The Freedom From Religion Foundation has won the right to post an anti-religion display next to a Christmas tree and a naticity scene in the Capitol rotunda in Washington State:
An atheist group has unveiled an anti-religion placard in the state Capitol, joining a Christian Nativity scene and “holiday tree” on display during December.
The atheists’ sign was installed Monday by Washington members of the Freedom From Religion Foundation, a national group based in Madison, Wis.
With a nod to the winter solstice – the year’s shortest day occurring in late December – the placard reads: “At this season of the Winter Solstice may reason prevail. There are no gods, no devils, no angels, no heaven or hell. There is only our natural world. Religion is but myth and superstition that hardens hearts and enslaves minds.”
I like it!
Now, this is the place where one gets lectured about how anytime an atheist does something other than sit quietly in his home, he is just going to inflame religious folks and start a backlash. That is nonsense for two reasons. The first is simply that the way you gain social acceptance for a point of view is by making it so ubiquitous and visbile that people eventually come to accept it as normal. The second is typified by the article itself:
[Local real estate agent Ron] Wesselius agrees with the state’s decision to allow the atheist display and says to let the public decide what to believe.
On Monday, the Nativity scene and atheist sign were installed alongside each other in a hallway between the state Senate and House chambers, separated by a large bust of the state’s namesake, George Washington.
Asked whether he was bothered by the atheist display next to his Nativity scene, Wesselius said, “I think the Nativity scene will speak for itself.” But he added, “I appreciate freedom of speech and freedom of access. That’s why they’re in there, and hey – you know, that’s great.”
Mr. Wesselius was the fellow who fought for the nativity scene. I suspect his reaction is pretty typical of religious folks generally, most of whom do not get bent out of shape by being reminded there are atheists around. Most religious folks will greet the atheist display with a shrug of the shoulders (which is, after all, how atheists generally respond to the ubiquitous religious displays with which they disagree), or perhaps with a raise of the eyebrows due to the novelty of it. The signficant fraction of the church-going public for whom church is about socializing, as opposed to getting right with God, will probably smile inwardly.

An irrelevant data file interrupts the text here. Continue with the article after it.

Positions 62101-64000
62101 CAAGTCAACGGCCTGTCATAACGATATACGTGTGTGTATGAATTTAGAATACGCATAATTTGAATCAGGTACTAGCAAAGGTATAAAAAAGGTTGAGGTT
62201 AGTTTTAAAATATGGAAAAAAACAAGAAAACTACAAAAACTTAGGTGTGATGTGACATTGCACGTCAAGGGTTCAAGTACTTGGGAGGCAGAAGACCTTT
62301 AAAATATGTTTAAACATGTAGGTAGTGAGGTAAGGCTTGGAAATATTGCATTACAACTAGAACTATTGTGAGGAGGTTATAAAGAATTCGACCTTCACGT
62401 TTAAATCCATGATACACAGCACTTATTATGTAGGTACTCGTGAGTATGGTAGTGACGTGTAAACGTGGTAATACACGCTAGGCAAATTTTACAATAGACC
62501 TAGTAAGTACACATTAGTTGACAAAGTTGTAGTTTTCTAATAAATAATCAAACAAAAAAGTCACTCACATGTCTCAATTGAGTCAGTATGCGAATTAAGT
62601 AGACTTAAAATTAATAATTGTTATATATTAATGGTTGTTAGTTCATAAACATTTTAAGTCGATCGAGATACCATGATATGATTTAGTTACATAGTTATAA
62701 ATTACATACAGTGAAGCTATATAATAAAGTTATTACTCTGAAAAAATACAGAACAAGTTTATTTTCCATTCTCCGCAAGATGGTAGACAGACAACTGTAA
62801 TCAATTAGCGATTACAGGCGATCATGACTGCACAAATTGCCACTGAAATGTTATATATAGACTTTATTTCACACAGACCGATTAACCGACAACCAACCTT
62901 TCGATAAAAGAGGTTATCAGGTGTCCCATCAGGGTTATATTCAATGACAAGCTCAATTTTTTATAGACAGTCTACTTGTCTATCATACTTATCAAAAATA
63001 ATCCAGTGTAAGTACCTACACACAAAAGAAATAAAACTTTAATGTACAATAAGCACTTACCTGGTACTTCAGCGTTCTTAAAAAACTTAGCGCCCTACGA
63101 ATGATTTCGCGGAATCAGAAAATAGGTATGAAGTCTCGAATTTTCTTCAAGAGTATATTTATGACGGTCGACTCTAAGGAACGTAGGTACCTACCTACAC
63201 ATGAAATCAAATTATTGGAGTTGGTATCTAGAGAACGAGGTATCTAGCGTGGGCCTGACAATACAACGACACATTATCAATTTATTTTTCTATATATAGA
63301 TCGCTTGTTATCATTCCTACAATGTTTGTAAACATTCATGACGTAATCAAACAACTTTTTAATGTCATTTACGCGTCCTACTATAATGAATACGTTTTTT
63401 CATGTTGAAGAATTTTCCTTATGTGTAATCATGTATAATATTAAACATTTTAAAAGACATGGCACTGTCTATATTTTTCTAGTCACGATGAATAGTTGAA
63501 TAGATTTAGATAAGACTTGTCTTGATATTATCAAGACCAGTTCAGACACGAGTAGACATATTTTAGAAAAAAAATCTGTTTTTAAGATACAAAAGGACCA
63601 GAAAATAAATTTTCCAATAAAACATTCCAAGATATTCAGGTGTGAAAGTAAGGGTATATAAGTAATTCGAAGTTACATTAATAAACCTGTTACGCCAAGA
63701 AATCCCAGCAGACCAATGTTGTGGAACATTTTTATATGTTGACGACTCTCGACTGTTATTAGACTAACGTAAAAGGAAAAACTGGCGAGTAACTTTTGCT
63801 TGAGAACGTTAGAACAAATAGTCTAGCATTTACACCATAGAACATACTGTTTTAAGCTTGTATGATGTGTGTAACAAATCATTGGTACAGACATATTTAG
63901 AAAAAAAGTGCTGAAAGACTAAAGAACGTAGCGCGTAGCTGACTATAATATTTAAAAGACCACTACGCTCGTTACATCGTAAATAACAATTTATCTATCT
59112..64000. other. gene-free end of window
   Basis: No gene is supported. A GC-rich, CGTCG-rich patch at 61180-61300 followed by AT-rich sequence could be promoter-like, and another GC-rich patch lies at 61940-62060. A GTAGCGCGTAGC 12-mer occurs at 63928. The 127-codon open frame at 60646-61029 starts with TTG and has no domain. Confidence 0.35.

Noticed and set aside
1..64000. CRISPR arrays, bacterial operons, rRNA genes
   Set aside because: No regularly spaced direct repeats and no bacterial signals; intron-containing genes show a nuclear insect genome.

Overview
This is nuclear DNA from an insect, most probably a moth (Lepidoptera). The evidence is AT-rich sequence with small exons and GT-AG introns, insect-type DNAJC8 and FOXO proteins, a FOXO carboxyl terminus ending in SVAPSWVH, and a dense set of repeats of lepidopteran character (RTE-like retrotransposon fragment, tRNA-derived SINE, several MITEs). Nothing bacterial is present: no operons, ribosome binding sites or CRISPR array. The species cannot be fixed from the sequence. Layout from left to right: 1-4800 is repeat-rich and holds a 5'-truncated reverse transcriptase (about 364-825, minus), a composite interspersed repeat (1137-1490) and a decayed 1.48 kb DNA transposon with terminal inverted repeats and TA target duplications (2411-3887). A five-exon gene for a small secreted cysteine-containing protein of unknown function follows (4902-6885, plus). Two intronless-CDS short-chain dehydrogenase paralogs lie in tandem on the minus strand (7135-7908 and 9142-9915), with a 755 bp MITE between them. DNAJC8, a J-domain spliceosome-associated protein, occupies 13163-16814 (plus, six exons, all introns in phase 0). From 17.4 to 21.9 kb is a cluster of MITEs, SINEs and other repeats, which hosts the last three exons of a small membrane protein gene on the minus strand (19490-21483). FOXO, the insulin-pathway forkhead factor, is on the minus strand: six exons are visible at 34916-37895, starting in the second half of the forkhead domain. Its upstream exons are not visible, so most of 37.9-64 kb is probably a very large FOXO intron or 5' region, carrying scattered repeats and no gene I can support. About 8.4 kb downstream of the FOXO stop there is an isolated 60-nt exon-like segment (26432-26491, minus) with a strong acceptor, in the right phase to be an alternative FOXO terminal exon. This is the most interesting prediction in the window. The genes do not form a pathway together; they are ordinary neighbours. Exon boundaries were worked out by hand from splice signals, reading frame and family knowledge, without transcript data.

Alas, it is inevitable that not everyone will be so even-tempered about the situation. Here’s Bill O’Reilly explaining the true significance of the display:
Now, this is political correctness gone mad. There’s no reason whatsoever to allow an anti-religious sign to be posted alongside a Christmas display. It is inappropriate and out of context.
Christmas is a federal holiday honoring a religious man, Jesus. We also honor Dr. Martin Luther King Jr. in this country. Does that mean we have to put up a sign next to his likeness to appease those who may not like his religious affiliation? Of course not.
The buck stops with Governor Gregoire, who refused to even issue a statement about this, and she walks past that sign everyday. She is a weak, confused leader who is allowing a small fanatical group parity in Christmas displays.
I mean, how crazy is this? What’s next, an atheist display next to the “Welcome to Corpus Christi, Texas” sign?
Governor Gregoire’s phone number is 360-902-4111, and you should respectfully tell her how you feel about this, because if cowardly politicians don’t get the message, we can kiss our traditions goodbye in this country.
If atheists want a public holiday honoring the Winter Solstice, fine. Petition your congressperson. We don’t celebrate Ramadan in this country because our traditions are Judeo-Christian, not Muslim, not agnostic.
Washington state is ground zero for just about every nutty secular cause on earth. But this time, the state has embarrassed itself and the nation.
I wonder if O’Reilly understands that Jesus was not a Christian. And the national holiday for Christmas has nothing to do with honoring Jesus as a man of great accomplishment who happened to be religious. It is not comparable to the holiday for Martin Luther King. The holiday was actually established in the 1870′s as part of the general Christian revival in America at that time. I have no problem with that. Christmas is important to so many people that it makes sense on practical grounds to make it a holiday (just as some or all of Rosh Hoshanah is often a holiday in areas with large Jewish populations.) But let us please drop any nonsense that Christmas is a secular holiday recognized by all. This is not Thanksgivign, for heaven’s sake.
And the context here is simply that the Government is not allowed to endorse one particular religious view over another, which it would surely be doing if it made its space open only to representatives of one particular religion.
Personally, I would prefer that government buildings remain free of annoying religious baubles. Those Christians who simply must have visual reminders of their holidays will simply have to make do with decorating their homes, their churches, and any private businesses that care to participate. But if we are going to get the government involved in the religion business, we had better be willing to tolerate some basic fairness as we do so.